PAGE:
How Erik comes to terms with his new life, and a relationship with a half-brother he never knew he had, is the heart of this tale, involving two boys that turn a badly injured horse back into the prize winner he once was. Strong local fare for ages eight to 12.

Alberta author Jacqueline Guest's new novel Outcasts of River Falls (Coteau Books paperback; $9.95) is another fast-paced historical adventure story that explores the lives of members of a Métis "Road Allowance" community in 1901 Alberta. After their loss at Batoche when the Métis were branded renegades, people were forced to live on land adjacent to the roads and which was owned by the government. This is the fictional story of Kathryn Marie Tourond, a 14-year-old Ontario orphan who comes to live with her Aunt Belle. Kathryn discovers her Métis roots and the gifts embedded in the culture her father had disowned as well as the challenges--she is banned from attending the local school and despised by a would-be boyfriend when he discovers her heritage.

One great choice in Kathryn's character development is that she is an avid reader of classical literature and manages to link her reading life to her daily activities. This operates as a device to remind readers of the historical time period of the novel and smartly contextualizes the formal speech patterns of that era. Richly detailed, the novel contains both a strong story and authentic historical facts--a difficult combination for authors to navigate but one that Guest handles very well. Recommended for ages 11 and up.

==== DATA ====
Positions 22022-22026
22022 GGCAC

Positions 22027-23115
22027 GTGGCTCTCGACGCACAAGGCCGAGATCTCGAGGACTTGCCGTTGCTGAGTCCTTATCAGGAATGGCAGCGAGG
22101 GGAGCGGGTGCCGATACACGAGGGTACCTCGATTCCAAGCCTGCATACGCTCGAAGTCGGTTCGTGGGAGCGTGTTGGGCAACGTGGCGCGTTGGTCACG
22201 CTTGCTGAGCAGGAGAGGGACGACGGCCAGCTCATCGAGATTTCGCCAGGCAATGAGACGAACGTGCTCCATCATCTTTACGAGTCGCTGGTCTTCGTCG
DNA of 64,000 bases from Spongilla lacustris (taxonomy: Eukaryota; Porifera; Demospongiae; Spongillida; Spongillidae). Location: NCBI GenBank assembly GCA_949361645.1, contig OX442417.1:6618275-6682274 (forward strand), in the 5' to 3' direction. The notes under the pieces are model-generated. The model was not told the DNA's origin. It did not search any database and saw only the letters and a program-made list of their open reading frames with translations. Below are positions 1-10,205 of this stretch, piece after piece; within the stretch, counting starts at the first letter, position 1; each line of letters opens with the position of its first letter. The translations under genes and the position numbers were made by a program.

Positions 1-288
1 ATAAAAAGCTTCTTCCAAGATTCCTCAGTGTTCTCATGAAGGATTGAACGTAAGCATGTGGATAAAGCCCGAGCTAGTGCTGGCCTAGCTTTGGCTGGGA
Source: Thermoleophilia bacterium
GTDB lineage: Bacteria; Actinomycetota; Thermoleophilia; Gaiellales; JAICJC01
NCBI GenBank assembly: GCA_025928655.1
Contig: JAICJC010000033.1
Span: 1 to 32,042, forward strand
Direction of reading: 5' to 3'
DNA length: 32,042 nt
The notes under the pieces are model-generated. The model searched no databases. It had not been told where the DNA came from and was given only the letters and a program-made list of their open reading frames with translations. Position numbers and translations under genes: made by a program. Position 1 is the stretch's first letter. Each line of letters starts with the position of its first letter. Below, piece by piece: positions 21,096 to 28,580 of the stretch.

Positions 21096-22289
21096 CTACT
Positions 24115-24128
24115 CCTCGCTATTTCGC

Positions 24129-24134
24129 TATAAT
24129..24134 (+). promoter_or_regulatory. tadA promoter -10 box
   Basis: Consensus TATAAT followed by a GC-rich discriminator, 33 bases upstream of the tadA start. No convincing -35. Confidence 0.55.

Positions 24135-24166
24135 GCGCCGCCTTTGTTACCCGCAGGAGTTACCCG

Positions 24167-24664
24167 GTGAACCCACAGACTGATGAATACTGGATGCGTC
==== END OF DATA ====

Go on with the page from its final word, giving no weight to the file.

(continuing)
Another Alberta author presents quite a different context for racism through historical fiction in free verse form. Cathy Ostlere's Karma (Penguin paperback; $10.50) tells the story of 15-year-old Maya who arrives in India on the eve of Prime Minister Indira Ghandi's assassination and the bloody riot that follows. Born in Canada to a Hindu mother and a Sikh father, Maya--or Jiva, as her father insistently calls her--grows up amidst parental conflict in a small town near Winnipeg. Her mother longs for home, and, after becoming more and more depressed, throws herself into playing classical piano before committing suicide. It is her ashes that Maya and her father are taking to Chandigarh via New Delhi when disaster strikes. Separated from her father, Maya cuts her hair in an act of self-preservation and runs--"no time to weep. For hair. Or ashes. Or life." Traumatized, she ends up on a train, befriended by a young female doctor and her family although for many weeks Maya doesn't speak and isn't able to tell them who she is or where she's from.